Visitation rate

Between 06.30 and 12.00 hours, from a distance of 1–2 m we observed all ant-visited and ant-free inflorescences (treatments 1, ant exclusion and 2, control) of a tree and noted the flower visitor species (i.e. Apis mellifera or Hylaeus spp. that were the only frequent visitors next to ants), duration of visits, presence/absence of ants, resource used by flower visitor (pollen or nectar), and the total observation time. At the end of each observation period the number of ants inflorescence−1 and flowers inflorescence−1 was noted.

Nectar availability

On 8 days between 07.30 and 14.00 hours the standing crop of nectar (µl) in flowers of ant-visited (n = 92) and ant-free branches (n = 92) was determined using micro-capillaries (5 µl). Sugar concentration was measured with a handheld refractometer (Eclipse, Bellingham and Stanley, Tunbridge Wells, U.K.).

Ant–bee interactions

In another test series, we carefully approached the inflorescences after bees had landed on ant-visited branches (treatment 2, control) and observed interactions between bees and ants (n = 98). Interactions were assigned to aggressive interactions (bees left the inflorescences after contact or ant approaching) and non-aggressive interactions (ants and bees shared the inflorescence).

Stigma contacts and pollen deposition

The number of stigma contacts during flower visits (contacts min−1) of A. mellifera (n = 48visits) and Hylaeus spp. (n = 26) was counted and it was noted which resource the bees collected. Furthermore, 27 inflorescences were enveloped with a wire frame covered with pollen-tight webbing prior to anthesis in order to prevent contamination of stigmas with pollen by animals or wind. During anthesis the wire frame was removed and three stigmas were immediately removed using forceps and were prepared for microscopy. Stigmas were placed between an object slide and a cover slip and were gently squeezed. Afterwards, inflorescences with the remaining stigmas were free to be visited by bees and stigmas were also prepared for microscopy after the first contact. The preparations were stained with basic fuchsine-solution (see Kearns & Inouye, 1993) and pollen grains were counted approximately 10 min after staining, when the staining caused a pink colouration of the stigma-tissue while the pollen grains not yet absorbed the staining and remained yellow.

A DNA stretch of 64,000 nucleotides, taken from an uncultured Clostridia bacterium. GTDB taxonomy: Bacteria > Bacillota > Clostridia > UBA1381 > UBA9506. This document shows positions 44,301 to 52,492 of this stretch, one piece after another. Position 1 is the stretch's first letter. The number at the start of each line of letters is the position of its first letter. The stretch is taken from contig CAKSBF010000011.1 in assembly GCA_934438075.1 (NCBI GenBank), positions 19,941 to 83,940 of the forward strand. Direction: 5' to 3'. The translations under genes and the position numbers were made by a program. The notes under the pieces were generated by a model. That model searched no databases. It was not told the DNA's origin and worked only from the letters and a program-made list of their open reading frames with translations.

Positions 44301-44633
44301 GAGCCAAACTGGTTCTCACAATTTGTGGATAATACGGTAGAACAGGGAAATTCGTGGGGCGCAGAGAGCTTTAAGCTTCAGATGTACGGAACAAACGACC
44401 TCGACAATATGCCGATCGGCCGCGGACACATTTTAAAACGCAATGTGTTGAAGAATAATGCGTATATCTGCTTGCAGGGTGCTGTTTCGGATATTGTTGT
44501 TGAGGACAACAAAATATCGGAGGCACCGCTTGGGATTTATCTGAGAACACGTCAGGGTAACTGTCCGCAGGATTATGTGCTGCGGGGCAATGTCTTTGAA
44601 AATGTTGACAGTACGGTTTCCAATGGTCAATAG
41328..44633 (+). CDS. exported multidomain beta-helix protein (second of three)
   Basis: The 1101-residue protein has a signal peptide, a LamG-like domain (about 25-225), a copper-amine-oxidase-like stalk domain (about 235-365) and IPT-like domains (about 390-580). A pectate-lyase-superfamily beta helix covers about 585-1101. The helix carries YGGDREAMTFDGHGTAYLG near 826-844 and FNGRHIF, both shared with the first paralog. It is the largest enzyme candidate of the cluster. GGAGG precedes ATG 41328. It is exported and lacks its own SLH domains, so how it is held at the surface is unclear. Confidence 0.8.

Pollinator effectiveness

Pollinator effectiveness was estimated for nectar and pollen collecting honeybees and Hylaeus bees on ant-free and ant-visited flowers. We defined the pollinator effectiveness E (pollen h−1) as product of the visitation frequency f (visits h−1), the visitation time t (h visit−1), the stigma contacts c (contacts h−1), and the pollen deposition d (pollen contact−1). Several studies demonstrated that the amount of pollen deposited decreases over subsequently visited flowers (Thomson & Plowright, 1980; Price & Waser, 1982; Waser & Price, 1982; Johnson & Nilsson, 1999; Adler & Irwin, 2006). Therefore, it is unlikely that the amount of pollen deposited on stigmas within the same inflorescence linearly increases with subsequent contacts to the stigmas. To account for this saturating function, we introduced a power term (≤ 1) to the product of t and c, which thus diminishes the pollen quantity deposited during subsequent stigma contacts. Using the following formula for pollinator effectiveness E, we assumed that the first stigma contact by a bee leads to the measured deposition of pollen (see above) while the following stigmas receive a smaller proportion of the initial number.